Certain politicians and officials, he alleged, collected monthly fee from the traders. Each cattle head was bought for between Rs 50 and Rs 100 and was sold for Rs 500 to Rs 2,000, it is learnt.

Taking a serious note of cruelty to animals, the Union Minister of State for Social Justice and Empowerment, Ms Maneka Gandhi, in August last, had issued a stern warning to then Roopnagar Deputy Commissioner, Mr Kulbir Singh Sidhu, against the holding of a “Pashu Mandi” and running slaughter houses here.

In a communication to the Deputy Commissioner, Ms Gandhi had said that despite her April ‘99 directions to stop the “Pashu Mandi”, the district administration had still not initiated action in this regard. She had asked the Deputy Commissioner to take immediate action to close down the “Pashu Mandi” and shut down the slaughter houses at Kharar.

The “Pashu Mandi” allegedly violates the provisions of the Prevention of Cruelty to Animals Act, 1960. It does not provide any food or shelter for the animals. Ms Gandhi had pointed out that cow slaughter was strictly forbidden in the state. A veterinarian’s certificate must be issued for the buffaloes above 15 years stating that these buffaloes were unfit for any other purpose other than slaughtering.

Acting upon these directions, the then Deputy Commissioner had directed the Kharar SDM to take immediate effective steps in this regard.

In July last, the Additional Deputy Commissioner, Mr Khushi Ram, while presiding over a high-level meeting of the district civil and police administration officials at Roopnagar, had asked the Kharar SDM to take immediate steps to check the illegal trade of cattle from the centre. He had instructed the SDM to register cases under relevant sections of the Prevention of Cruelty to Animals Act, 1960. But despite all this, the illegal cattle export centre at Kharar is still in operation.

It may be recalled that in December 1998, the then Kharar SDM, Mr Avtar Chand Sharma, had directed the local police to register a case against nine persons, including two minors, on the charge of cruelty to animals. The case, which was probably the first such case, was registered under Section 11 (1)-A of the Prevention of Cruelty to Animals Act, 1960, and the accused were arrested. Three truck-loads of cattle were impounded. Similar case was registered against six persons in December 1999 by the local police on the directions of Mr Jagdish Chander Sabharwal, who was officiating as Kharar SDM at that time.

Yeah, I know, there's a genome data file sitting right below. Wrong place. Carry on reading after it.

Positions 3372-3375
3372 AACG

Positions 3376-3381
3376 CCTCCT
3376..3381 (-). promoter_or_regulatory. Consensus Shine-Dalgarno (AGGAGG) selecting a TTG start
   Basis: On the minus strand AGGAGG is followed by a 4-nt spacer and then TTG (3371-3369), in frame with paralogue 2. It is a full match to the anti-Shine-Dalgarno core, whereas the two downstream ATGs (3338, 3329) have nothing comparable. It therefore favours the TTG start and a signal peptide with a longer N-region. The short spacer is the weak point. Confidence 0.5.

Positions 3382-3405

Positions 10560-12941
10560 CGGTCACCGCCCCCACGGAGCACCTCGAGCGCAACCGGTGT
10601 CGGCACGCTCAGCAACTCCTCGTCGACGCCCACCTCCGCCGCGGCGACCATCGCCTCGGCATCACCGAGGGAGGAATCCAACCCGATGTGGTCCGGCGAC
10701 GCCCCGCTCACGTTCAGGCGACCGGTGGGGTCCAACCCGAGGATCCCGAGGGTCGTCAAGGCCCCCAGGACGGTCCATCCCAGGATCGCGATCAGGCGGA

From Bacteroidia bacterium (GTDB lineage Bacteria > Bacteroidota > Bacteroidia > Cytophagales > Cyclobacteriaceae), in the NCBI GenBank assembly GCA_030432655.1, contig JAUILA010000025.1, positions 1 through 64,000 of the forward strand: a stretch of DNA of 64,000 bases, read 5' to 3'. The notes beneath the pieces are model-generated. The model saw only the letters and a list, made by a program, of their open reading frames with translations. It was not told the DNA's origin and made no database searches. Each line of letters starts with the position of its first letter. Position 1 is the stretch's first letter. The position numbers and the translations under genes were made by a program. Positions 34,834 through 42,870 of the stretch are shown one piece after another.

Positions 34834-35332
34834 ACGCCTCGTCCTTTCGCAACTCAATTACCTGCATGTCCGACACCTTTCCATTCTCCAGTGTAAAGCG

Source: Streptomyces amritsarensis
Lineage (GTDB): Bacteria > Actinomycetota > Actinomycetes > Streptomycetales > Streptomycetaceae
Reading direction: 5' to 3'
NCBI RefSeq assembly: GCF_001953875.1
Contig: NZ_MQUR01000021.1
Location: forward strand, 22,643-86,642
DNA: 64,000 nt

On February 19 this year, the Society for Prevention of Cruelty to Animals (SPCA) district unit general secretary, Mr Mohinder Jain, noticed a truck overloaded with cattle at Kurali, near here, and informed the police.

The Kurali police registered a case under Section 11(1)-A of the Prevention of Cruelty to Animals Act, 1960, and arrested three persons on the charge of cruelty to animals.

Meanwhile, the Society for Prevention of Cruelty to Animals (SPCA) Kharar has expressed great resentment over the “indifferent” attitude of the local administration to check the illegal cattle export from here. The SPCA General Secretary, Mr Jai Bhagwan Singla, has demanded immediate closure of this centre.

Representatives of various social, political and religious organisations of the township as well as prominent citizens and elected representatives of the area have also urged the Punjab Chief Minister to intervene in the matter and close down the illegal cattle export centre at Kharar.

Keeping in view the sentiments of the people and traffic hazards on the highway, Kharar Municipal Committee had passed a resolution in June 1994, seeking shifting of this centre from here, but the government has not taken any action so far.

The SDM, Mr A.S. Dhindsa, said acting upon that on the directions of Ms Gandhi he had directed the officials concerned to check the violation of the act and provide shelter, fodder, and drinking water to the animals at the centre.

The Additional Deputy Commissioner (Development), Mr Jagwant Singh Brar, told this reporter that the “Pashu Mandi” was being shifted from Kharar to Daonmajra village about a month ago. Due to interference of a Punjab minister, the Deputy Director, Cattle Fair, again ordered to retain the “Pashu Mandi” at Kharar. Maintaining cruelty to animals at the centre, he admitted the illegal export of cattle from Kharar. Expressing inability to provide shelter for the animals due to paucity of funds, Mr Brar said the Kharar SDM was responsible for checking cruelty against animals and book the defaulters.

Mr Brar said the matter was discussed at a high-level meeting chaired by then Punjab Financial Commissioner Rural Development, Mr Jai Singh Gill. It had been decided that the state government would take up the matter with the Union Government.